Use time better: Toyota Prius Prime

Starting price: $27,100

Just about any hybrid will turn the gas-powered part off when you come to complete stop and use the electric motor to move you forward once you step on the accelerator. It's why the Prime's mileage is 55 miles per gallon in the city, but just 53 on the highway. The plug-in hybrid Prime, however, gets 133 miles-per-gallon equivalent out of its fuel and electric mileage. Loaded with remote air conditioning, a heated steering wheel, heated front seats, backup camera, power and USB outlets, Entune audio and navigation, a 7-inch high-resolution touch-screen with split-screen display, Siri Eyes Free advanced voice recognition, SiriusXM Satellite Radio and nearly 20 cubic feet of trunk space, the Prime makes the most of its time in stop-and-go traffic.

Travel more: Ford Flex

Starting price: $30,025

Basically a minivan in a crossover's body, the Flex has room for seven, 44 inches of legroom in the second row and a power folding mechanism for getting into the third row. We'd tout the 55 cubic feet of cargo with the third row down (or the 108.3 cubic feet with both the second and third rows gone), but it's the perks in those rows that make this vehicle a hotel on wheels. Sliding second-row captain's seats, Microsoft Sync phone, entertainment and navigation systems in its MyFord Touch screen, a DVD entertainment center for the back, a multipanel sunroof, a third-row seat that flips into a rear-facing tailgate bench and a second-row fridge console that holds a six pack of cans all keep the passengers nice and sedate. The 12-volt outlet in the rear cargo area, optional 110-volt inverter and 80 cubic feet of total cargo room also make it a rolling media room for a tired crew that's enjoyed life a little too much.

Be kind to others: Ram 1500

Starting price: $27,095

The lightweight aluminum body and 3.6-liter V6 engine are nice, but it's the waterproof, drainable RamBoxes in the sidewalls of the bed that'll help you be kind to others. Ram says those boxes "fit up to 240 cans of your favorite beverage in a 5'7 bed or 280 cans in a 6'4 bed configuration" apiece. In a truck with 74.7 cubic feet cargo capacity and 1,300 to 1,600 pounds of payload capacity, that's not just some tailgate trinket: That's a day of "helping." If you've ever owned a truck before and seen the look in your friends' eyes when they size up the bed for furniture, boxes or a load of dirt, you know there's a moving or gardening day in your future. You might only get paid in pizzas or six-packs, but you'll be fairly popular and get a whole lot more face time with people you didn't see all that often last year.

Spend more time with family: Honda Odyssey

Starting price: $25,836

There's perhaps no more family-oriented vehicle than the minivan. It's why the Odyssey's versatile cabin seats up to eight, with second-row seats that can be configured to fit three child seats. The Odyssey's removable center console offers a useful flip-up trash-bag holder, and there's also a "cool box" beverage cooler to accommodate chilled refreshments. Best of all, an in-cabin vacuum is an available option for parents who just know that a healthy percentage of that trip's road snacks are going to end up on the floor. Meanwhile, when it comes time to pack the kids up for college or to move to your downsized condo, the 148.5 cubic feet of total cargo space will come in handy.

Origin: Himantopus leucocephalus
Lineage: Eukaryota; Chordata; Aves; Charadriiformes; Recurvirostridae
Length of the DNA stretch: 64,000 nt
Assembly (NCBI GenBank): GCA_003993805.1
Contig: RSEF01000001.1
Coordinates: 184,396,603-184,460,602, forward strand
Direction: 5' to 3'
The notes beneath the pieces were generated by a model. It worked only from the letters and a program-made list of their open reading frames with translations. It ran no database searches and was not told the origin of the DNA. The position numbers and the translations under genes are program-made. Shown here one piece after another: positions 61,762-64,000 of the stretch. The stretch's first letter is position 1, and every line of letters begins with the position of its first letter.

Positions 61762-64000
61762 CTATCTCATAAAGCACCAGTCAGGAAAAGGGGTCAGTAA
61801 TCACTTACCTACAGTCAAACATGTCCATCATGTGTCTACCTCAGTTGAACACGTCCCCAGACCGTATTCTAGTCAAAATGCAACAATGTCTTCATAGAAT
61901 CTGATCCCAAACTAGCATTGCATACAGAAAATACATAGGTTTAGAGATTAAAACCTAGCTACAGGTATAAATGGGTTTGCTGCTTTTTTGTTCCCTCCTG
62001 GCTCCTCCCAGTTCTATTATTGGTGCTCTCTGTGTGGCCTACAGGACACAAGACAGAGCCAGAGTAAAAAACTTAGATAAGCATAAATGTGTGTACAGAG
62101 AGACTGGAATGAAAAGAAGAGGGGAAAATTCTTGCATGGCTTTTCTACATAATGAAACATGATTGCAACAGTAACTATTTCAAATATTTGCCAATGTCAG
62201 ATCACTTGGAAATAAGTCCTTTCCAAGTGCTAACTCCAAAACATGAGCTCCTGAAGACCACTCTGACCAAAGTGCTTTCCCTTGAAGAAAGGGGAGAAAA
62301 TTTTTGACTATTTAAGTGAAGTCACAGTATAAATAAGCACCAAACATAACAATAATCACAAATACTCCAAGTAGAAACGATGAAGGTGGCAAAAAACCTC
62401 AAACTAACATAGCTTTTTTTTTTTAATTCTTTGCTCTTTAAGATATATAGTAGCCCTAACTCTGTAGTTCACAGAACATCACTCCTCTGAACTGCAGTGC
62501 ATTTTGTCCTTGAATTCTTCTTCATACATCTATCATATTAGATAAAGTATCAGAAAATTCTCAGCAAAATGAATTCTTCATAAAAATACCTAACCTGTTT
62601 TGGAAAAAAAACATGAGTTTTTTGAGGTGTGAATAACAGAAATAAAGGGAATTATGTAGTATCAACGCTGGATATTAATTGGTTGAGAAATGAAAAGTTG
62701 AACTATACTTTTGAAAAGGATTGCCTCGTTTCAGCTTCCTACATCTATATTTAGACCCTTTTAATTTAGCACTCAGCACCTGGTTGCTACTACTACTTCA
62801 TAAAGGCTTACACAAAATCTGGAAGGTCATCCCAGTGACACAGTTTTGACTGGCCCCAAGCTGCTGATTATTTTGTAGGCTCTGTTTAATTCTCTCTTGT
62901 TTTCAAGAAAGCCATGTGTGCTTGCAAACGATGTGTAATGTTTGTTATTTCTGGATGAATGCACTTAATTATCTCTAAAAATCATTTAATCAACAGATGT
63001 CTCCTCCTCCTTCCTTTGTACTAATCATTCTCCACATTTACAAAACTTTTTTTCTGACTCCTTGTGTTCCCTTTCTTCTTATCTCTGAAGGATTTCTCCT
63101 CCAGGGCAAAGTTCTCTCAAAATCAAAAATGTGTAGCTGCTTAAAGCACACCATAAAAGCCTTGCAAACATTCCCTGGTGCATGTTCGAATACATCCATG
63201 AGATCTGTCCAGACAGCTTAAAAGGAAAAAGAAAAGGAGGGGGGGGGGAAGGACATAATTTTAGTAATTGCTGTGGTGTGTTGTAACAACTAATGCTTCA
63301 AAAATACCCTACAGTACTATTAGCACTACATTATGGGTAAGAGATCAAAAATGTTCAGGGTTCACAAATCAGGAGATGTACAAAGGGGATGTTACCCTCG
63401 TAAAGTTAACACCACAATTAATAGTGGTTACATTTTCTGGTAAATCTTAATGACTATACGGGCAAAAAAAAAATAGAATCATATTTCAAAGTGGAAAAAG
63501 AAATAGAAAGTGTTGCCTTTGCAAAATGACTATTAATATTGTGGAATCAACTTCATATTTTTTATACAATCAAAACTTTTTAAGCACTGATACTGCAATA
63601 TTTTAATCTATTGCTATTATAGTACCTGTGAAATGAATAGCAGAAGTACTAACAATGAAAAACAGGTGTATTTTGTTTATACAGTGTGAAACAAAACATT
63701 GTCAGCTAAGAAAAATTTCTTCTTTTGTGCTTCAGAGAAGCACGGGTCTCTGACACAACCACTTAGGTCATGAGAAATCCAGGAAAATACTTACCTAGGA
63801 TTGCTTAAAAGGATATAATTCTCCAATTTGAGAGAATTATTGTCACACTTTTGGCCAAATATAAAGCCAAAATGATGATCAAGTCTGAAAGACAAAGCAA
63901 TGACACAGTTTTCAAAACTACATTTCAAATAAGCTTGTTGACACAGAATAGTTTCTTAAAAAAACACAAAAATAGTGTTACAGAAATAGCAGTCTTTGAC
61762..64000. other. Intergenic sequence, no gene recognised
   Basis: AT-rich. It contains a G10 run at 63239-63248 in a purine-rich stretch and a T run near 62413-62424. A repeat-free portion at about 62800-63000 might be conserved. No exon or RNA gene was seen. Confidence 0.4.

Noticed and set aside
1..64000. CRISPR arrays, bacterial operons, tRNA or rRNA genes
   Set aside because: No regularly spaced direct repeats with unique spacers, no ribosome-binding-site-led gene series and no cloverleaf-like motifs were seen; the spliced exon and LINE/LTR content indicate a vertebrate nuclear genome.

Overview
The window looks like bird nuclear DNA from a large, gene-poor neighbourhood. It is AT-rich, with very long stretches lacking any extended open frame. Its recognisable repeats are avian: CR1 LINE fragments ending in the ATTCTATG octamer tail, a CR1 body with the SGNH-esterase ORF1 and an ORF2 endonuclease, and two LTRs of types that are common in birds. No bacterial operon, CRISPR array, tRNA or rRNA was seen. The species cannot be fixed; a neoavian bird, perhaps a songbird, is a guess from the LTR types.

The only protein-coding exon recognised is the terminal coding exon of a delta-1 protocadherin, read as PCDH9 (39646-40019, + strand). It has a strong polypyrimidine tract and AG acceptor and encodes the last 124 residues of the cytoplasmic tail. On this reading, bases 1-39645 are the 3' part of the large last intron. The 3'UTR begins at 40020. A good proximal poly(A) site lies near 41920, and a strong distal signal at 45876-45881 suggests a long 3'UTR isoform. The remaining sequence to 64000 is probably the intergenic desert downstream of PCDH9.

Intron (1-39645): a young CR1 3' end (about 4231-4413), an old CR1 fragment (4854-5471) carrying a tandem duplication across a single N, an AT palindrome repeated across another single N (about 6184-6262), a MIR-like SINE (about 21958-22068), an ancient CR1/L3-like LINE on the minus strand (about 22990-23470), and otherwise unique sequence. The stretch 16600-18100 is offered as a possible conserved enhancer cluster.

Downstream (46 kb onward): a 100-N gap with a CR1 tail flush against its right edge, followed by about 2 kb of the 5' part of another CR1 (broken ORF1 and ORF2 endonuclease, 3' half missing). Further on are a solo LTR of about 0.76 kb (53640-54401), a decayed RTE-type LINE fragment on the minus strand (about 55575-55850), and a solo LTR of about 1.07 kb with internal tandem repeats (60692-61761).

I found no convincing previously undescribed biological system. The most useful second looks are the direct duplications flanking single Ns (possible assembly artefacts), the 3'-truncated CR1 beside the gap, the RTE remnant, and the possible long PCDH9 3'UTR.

Go back to school: Honda Fit

Starting price: $16,190

Kelley Blue Book considered this hatchback its best back-to-school car of 2017, so who were we to argue? It's less than $20,000, which is about the best a cash-strapped student can ask for, and has 52.7 cubic feet of cargo space with the seats down for moving (or commuting) to campus. Blind-spot cameras, a multi-angle rearview camera, touchscreen audio system, Bluetooth connectivity, an app suite, leather-trimmed and heated seats, a moonroof and satellite navigation all come standard: Which is great when you have meals, books and a ton of new fees to pay for.

Get a better job: Toyota Corolla

Starting price: $18,550

The Corolla gets 35 miles per gallon combined, including 40 on the highway. Last year, it came with the Toyota Safety Sense-P system and its collision-prevention features standard. It has a roomy back seat and available upgrades like a faux leather interior and 7-inch infotainment system, and the Corolla's value equation only rises. As Kelley Blue Book points out, all of that makes it an ideal vehicle for car-sharing services like Uber and Lyft. Meanwhile, the Corolla's estimated five-year cost to own comes to $32,251 including gas and maintenance. That, works out to $6,450 annually, or about $124 per week, which puts it ahead of competitors including the Hyundai Elantra, Dodge Dart, Kia Forte, Honda Civic and Chevy Cruze. The "better" part of this job description may vary by driver, but it's certainly one means of padding income in 2018.

Worry Less: Kia Niro

Starting price: $23,340

The 97.1 cubic feet of passenger volume and 19.4 cubic feet of cargo space is smaller than that of Toyota's Prius V or Ford's C-Max. Its 104 horsepower falls below that of the C-Max and Honda's HR-V and only its satellite radio and auxiliary jack really stand out from the crowd. So why shouldn't you worry about this vehicle? Well, you won't have to worry about stopping at the gas station, as this hybrid gets 50 miles per gallon combined. But, according Consumer Reports, you shouldn't worry about the Niro much at all. After putting it through rigorous driving tests, the Niro was named one of the consumer publication's 10 most reliable vehicles. That it was also the least-expensive vehicle tested should ease your mind as well.

This article is commentary by an independent contributor. At the time of publication, the author held no positions in the stocks mentioned.